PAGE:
Narberth was one of the first communities in Pennsylvania to adopt a form-based zoning code, written to ensure that new developments in Narberth fit into the character of the neighborhood, and that new developments reflect the size of other properties in the area. The form-based code regulates many aspects of building form, including minimum roof slope, window to wall ratio, building height, lot coverage, ensuring welcoming street-facing entrances, restricting facades to a narrow range of the block medium, and many others. Even in commercial corridors like Montgomery Avenue, building heights and forms are specified, and development is limited to three stories. This is far more conservative than neighboring Lower Merion, and our slate supports keeping this limit where it is.
The old zoning code imposed downtown parking requirements more appropriate to a suburban strip mall than to a quaint, walkable main street like Narberth’s. Liberalizing those requirements has led to mixed-use and commercial developments in the downtown and Montgomery Avenue areas at the Albrecht’s and Ricklin’s sites after those beloved stores closed their doors. These projects, the first commercial projects in many decades, further the goals of our Comprehensive Plan to “encourage appropriate land uses to support commercial development along Haverford Avenue and Montgomery Avenue” and to “encourage mixed-use development in the downtown district.” New developments bring new residents in the downtown, new opportunities for street-level businesses to serve the community, and also increase the Borough’s tax base, giving the Borough the capacity to improve governance without raising the property tax rate.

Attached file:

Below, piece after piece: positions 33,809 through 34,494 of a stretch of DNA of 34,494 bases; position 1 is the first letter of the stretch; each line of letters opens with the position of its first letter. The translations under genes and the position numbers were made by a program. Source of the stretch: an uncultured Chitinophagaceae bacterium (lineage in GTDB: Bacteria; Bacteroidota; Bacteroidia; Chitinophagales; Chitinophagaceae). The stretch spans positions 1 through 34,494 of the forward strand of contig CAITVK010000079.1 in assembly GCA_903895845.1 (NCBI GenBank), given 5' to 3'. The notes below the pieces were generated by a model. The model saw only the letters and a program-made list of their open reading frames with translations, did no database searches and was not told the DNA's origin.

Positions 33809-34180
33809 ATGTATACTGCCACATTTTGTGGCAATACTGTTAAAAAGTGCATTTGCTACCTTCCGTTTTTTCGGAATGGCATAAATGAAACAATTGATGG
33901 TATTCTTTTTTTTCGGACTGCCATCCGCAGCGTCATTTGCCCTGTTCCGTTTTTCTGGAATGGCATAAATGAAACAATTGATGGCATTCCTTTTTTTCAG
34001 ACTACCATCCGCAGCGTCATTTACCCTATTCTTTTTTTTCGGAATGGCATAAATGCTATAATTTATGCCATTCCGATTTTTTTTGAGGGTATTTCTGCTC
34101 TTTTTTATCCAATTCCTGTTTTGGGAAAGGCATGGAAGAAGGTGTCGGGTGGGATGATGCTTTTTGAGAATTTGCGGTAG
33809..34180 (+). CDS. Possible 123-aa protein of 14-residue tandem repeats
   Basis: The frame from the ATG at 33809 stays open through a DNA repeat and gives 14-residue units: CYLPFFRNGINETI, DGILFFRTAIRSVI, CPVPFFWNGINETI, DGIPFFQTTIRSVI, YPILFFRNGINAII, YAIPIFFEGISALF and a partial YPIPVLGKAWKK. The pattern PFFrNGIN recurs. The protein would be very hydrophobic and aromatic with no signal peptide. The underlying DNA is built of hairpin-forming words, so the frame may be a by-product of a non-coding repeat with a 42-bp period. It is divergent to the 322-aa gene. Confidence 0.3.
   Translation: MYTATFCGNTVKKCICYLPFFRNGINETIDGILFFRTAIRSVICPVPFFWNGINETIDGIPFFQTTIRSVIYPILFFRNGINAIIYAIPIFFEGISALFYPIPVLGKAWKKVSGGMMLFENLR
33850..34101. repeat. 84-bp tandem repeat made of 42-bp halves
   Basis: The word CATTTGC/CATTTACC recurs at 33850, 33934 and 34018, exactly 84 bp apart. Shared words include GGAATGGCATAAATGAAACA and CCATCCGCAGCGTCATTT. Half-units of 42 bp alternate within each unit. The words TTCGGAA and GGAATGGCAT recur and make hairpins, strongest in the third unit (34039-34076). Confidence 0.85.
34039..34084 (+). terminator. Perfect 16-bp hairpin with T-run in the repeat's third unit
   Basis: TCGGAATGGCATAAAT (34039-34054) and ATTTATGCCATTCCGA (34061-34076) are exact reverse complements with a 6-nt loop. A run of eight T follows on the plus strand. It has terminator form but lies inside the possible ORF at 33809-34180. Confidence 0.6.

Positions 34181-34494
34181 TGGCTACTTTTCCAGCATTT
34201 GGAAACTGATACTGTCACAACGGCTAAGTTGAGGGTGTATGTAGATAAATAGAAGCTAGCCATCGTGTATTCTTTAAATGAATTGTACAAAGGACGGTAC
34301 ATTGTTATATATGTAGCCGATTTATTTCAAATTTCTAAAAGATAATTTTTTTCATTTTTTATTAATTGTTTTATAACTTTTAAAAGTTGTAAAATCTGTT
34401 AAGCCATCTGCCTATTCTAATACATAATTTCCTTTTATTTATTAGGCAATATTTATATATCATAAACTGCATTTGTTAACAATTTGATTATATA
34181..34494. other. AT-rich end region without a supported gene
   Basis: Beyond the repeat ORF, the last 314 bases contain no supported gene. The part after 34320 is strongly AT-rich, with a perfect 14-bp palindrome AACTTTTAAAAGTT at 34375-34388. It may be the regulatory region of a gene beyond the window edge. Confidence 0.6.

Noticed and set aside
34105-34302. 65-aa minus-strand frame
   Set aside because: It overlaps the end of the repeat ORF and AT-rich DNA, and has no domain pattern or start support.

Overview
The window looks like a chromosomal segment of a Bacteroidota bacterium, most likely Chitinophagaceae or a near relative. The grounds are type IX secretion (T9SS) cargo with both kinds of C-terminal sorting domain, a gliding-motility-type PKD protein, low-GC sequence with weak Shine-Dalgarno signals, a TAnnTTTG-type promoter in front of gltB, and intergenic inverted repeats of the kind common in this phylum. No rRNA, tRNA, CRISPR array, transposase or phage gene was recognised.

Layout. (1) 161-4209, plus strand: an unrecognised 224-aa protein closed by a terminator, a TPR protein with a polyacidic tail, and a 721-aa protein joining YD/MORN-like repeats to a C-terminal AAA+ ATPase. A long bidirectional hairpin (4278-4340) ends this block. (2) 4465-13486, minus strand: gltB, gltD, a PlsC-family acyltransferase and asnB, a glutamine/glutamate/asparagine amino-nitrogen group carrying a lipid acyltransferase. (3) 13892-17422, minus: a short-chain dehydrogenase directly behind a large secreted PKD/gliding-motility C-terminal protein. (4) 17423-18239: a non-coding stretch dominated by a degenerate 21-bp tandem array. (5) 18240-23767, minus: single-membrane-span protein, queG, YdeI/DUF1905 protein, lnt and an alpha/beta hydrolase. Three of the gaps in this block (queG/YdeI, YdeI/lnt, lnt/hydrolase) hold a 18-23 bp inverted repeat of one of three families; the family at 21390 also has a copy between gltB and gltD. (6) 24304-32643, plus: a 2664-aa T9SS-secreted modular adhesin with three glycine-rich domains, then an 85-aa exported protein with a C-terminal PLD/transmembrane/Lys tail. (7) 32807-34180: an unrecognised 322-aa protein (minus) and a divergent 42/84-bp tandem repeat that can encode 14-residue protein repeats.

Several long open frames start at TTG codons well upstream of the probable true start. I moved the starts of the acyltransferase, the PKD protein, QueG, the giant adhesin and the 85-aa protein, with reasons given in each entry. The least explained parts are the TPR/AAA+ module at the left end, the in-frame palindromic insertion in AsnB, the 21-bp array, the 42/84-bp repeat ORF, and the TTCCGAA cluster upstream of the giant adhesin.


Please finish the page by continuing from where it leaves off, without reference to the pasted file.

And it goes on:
Council has paid close attention to the developments that have resulted from the new code, and has made multiple tweaks, particularly with an omnibus revision last year. Changes Council has made include limiting development on the south side of Haverford Avenue to two stories, further limiting the size of facades in residential districts, and ensuring that parking structures are kept out of view.
Finally, the Planning Commission is currently exploring options to modify the parameters of multi-family housing where it is permitted, and to encourage sustainable building, helping to fulfill the Borough’s pledge to transition to clean energy through our Climate Action Plan.Click here to read more about Narberth issues.